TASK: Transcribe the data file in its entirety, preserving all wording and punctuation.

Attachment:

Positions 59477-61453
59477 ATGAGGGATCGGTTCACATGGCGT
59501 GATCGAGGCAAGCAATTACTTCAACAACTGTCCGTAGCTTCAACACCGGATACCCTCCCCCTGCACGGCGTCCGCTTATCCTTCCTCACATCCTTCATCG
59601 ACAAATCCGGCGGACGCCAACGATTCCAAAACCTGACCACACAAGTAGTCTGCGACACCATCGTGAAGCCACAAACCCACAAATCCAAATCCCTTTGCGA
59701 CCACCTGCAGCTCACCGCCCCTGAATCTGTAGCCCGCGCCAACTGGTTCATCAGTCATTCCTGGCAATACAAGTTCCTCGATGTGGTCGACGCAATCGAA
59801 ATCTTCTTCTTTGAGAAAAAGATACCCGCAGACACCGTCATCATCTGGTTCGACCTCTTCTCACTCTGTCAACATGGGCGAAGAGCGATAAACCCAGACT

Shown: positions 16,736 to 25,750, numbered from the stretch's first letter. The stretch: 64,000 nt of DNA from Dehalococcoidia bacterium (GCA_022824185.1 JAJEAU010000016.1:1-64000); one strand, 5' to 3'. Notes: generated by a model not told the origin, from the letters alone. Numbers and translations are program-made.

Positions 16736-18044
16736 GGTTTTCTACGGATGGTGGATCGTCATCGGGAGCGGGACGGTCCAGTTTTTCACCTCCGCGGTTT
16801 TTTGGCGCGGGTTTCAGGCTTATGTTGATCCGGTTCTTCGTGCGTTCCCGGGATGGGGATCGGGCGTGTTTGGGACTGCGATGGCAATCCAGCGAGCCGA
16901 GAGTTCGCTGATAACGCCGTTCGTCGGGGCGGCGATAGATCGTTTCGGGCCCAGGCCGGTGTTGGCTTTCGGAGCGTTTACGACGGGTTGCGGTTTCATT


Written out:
Positions 59477-61453
59477 ATGAGGGATCGGTTCACATGGCGT
59501 GATCGAGGCAAGCAATTACTTCAACAACTGTCCGTAGCTTCAACACCGGATACCCTCCCCCTGCACGGCGTCCGCTTATCCTTCCTCACATCCTTCATCG
59601 ACAAATCCGGCGGACGCCAACGATTCCAAAACCTGACCACACAAGTAGTCTGCGACACCATCGTGAAGCCACAAACCCACAAATCCAAATCCCTTTGCGA
59701 CCACCTGCAGCTCACCGCCCCTGAATCTGTAGCCCGCGCCAACTGGTTCATCAGTCATTCCTGGCAATACAAGTTCCTCGATGTGGTCGACGCAATCGAA
59801 ATCTTCTTCTTTGAGAAAAAGATACCCGCAGACACCGTCATCATCTGGTTCGACCTCTTCTCACTCTGTCAACATGGGCGAAGAGCGATAAACCCAGACT

Shown: positions 16,736 to 25,750, numbered from the stretch's first letter. The stretch: 64,000 nt of DNA from Dehalococcoidia bacterium (GCA_022824185.1 JAJEAU010000016.1:1-64000); one strand, 5' to 3'. Notes: generated by a model not told the origin, from the letters alone. Numbers and translations are program-made.

Positions 16736-18044
16736 GGTTTTCTACGGATGGTGGATCGTCATCGGGAGCGGGACGGTCCAGTTTTTCACCTCCGCGGTTT
16801 TTTGGCGCGGGTTTCAGGCTTATGTTGATCCGGTTCTTCGTGCGTTCCCGGGATGGGGATCGGGCGTGTTTGGGACTGCGATGGCAATCCAGCGAGCCGA
16901 GAGTTCGCTGATAACGCCGTTCGTCGGGGCGGCGATAGATCGTTTCGGGCCCAGGCCGGTGTTGGCTTTCGGAGCGTTTACGACGGGTTGCGGTTTCATT